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Find Your Science at GSA
01 April 2010
GSA Release No. 10-12
Christa Stratton
Director of Education, Communication, & Outreach
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April 2010 Geosphere Highlights

Boulder, CO, USA – The April issue of GEOSPHERE, The Geological Society of America’s Web science journal, is now online. Included are analyses of oxygen in snail shells to determine climate change in Tibet and analyses of seismic and gravity data to determine the geologic history of the Pahrump and Mesquite Valleys, USA.

Highlights are provided below. Review abstracts for this issue at

Representatives of the media may obtain complementary copies of GEOSPHERE articles by contacting Christa Stratton at the address above. Please discuss articles of interest with the authors before publishing stories on their work, and please make reference to GEOSPHERE in articles published. Contact Christa Stratton for additional information or assistance.

Non-media requests for articles may be directed to GSA Sales and Service, .

Climate-driven environmental change in the Zhada basin, southwestern Tibetan Plateau

Joel Saylor et al., Dept. of Geosciences, University of Arizona, Tucson, Arizona 85721, USA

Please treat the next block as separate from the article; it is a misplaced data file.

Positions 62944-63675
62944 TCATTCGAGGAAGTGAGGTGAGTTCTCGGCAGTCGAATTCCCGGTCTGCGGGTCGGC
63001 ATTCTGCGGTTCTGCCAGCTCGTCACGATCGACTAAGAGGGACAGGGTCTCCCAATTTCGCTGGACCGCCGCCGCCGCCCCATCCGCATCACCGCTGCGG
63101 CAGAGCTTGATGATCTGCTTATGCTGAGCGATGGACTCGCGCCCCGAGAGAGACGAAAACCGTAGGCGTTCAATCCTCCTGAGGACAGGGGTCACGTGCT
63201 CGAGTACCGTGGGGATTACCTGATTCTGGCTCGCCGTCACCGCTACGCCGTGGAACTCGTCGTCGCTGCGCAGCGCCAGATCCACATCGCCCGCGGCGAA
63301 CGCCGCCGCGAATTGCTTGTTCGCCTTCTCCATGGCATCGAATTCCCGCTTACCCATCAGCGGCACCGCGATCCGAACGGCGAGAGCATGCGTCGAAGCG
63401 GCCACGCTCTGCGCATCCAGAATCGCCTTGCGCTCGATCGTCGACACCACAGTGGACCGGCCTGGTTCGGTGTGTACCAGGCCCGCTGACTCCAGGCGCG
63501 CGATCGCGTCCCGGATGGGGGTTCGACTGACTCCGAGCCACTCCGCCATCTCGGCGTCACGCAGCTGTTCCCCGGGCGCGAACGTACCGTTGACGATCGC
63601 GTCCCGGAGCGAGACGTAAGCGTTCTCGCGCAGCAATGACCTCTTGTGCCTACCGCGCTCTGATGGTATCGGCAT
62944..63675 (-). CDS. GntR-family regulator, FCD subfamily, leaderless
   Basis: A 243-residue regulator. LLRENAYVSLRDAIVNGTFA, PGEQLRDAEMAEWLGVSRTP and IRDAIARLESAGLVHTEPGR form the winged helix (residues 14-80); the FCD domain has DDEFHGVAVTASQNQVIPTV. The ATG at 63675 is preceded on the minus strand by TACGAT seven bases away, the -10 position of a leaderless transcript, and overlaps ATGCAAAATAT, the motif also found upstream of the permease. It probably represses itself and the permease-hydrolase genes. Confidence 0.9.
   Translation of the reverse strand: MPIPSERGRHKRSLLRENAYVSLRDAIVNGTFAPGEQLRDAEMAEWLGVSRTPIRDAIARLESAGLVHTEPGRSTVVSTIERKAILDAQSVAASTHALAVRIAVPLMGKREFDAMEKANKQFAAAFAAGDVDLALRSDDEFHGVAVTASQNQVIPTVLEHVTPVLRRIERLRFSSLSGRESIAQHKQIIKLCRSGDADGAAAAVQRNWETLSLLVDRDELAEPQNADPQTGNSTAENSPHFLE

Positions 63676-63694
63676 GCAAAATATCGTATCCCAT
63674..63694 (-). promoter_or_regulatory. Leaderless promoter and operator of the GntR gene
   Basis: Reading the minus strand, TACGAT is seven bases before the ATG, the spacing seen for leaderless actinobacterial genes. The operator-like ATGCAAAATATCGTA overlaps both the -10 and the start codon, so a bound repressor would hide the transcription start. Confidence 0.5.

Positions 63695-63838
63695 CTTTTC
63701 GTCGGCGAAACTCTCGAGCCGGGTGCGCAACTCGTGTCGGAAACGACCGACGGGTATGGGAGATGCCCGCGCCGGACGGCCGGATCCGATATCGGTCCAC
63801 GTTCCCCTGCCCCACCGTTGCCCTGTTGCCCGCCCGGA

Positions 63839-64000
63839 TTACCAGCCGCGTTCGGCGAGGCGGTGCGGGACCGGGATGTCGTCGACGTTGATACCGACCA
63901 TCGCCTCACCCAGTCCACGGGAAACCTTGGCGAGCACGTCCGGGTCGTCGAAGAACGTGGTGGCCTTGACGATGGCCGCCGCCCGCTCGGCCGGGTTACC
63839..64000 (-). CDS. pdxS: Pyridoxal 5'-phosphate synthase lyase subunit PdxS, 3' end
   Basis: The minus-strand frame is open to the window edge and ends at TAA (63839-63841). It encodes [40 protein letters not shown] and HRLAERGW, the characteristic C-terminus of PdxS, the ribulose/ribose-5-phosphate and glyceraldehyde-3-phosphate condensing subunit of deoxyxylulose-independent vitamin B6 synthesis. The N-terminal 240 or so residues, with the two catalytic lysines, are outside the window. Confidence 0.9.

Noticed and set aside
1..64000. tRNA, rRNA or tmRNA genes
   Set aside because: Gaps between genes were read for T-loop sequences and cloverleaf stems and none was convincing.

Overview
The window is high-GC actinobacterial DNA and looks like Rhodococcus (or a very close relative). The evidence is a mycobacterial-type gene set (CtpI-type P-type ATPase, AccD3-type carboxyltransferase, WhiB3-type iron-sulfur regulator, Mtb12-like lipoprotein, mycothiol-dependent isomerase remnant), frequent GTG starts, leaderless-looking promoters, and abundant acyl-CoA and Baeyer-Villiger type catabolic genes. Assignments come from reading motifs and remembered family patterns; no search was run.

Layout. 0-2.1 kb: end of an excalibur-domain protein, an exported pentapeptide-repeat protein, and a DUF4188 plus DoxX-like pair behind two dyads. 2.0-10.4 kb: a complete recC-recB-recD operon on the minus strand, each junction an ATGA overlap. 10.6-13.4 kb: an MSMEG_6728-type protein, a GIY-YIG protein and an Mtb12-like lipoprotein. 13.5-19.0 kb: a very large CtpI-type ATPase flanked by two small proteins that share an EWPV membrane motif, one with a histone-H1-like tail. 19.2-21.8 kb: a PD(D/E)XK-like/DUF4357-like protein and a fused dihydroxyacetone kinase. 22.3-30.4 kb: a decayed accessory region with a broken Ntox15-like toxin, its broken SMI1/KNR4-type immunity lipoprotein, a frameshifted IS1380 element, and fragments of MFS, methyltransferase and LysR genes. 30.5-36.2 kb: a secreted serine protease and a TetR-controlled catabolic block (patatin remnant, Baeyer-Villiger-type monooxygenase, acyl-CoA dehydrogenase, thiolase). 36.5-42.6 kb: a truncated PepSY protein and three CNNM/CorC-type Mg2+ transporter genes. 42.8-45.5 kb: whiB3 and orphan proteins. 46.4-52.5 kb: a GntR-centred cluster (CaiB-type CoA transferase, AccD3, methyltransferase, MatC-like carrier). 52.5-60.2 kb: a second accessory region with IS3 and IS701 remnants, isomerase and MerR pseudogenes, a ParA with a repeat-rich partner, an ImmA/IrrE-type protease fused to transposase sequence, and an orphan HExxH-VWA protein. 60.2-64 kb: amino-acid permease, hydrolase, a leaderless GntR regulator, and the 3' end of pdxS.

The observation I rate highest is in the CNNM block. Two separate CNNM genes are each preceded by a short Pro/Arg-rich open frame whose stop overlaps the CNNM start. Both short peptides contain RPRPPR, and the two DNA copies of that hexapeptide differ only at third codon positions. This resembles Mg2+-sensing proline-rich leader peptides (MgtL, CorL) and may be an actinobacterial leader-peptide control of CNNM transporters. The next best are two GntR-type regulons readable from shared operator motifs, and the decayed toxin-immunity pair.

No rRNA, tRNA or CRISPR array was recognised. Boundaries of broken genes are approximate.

The Zhada basin, at an elevation of 4500 m and with an area almost equal to that of Connecticut, USA, is the largest sedimentary basin to have existed in southwestern Tibet in the last 20 million years. The sediments in the basin were laid down, first by a large river superseded by a lake and finally by coarse alluvial fans over the course of 9 million years. Analysis of the oxygen in snail shells shows that the lake had distinct, repeated drying episodes. The frequency of the drying episodes is consistent with the frequency of global climate changes resulting from variation in the style of Earth's orbit around the sun. We conclude the global climate changes effected the local environment of this high elevation basin over at least the last 6 million years. Further, this study suggests that the Zhada basin contains a sensitive, high elevation record of global climate change over at least the past 6 million years.

Multiple phases of basin formation along the Stateline fault system in the Pahrump and Mesquite Valleys, Nevada and California
Daniel S. Scheirer et al., U.S. Geological Survey, MS989, 345 Middlefield Road, Menlo Park, California 94025, USA

This study uses two types of geophysical data to elucidate the geological history of two valleys that straddle the border of California and Nevada. In this region, two distinct explanations have been proposed for the origin of these valleys. Using seismic data from the oil industry and gravity data from many years of data collection, we conclude that the opening history of these basins occurred in two distinct phases, with an early phase of extension followed by tectonic shearing that continues to this day.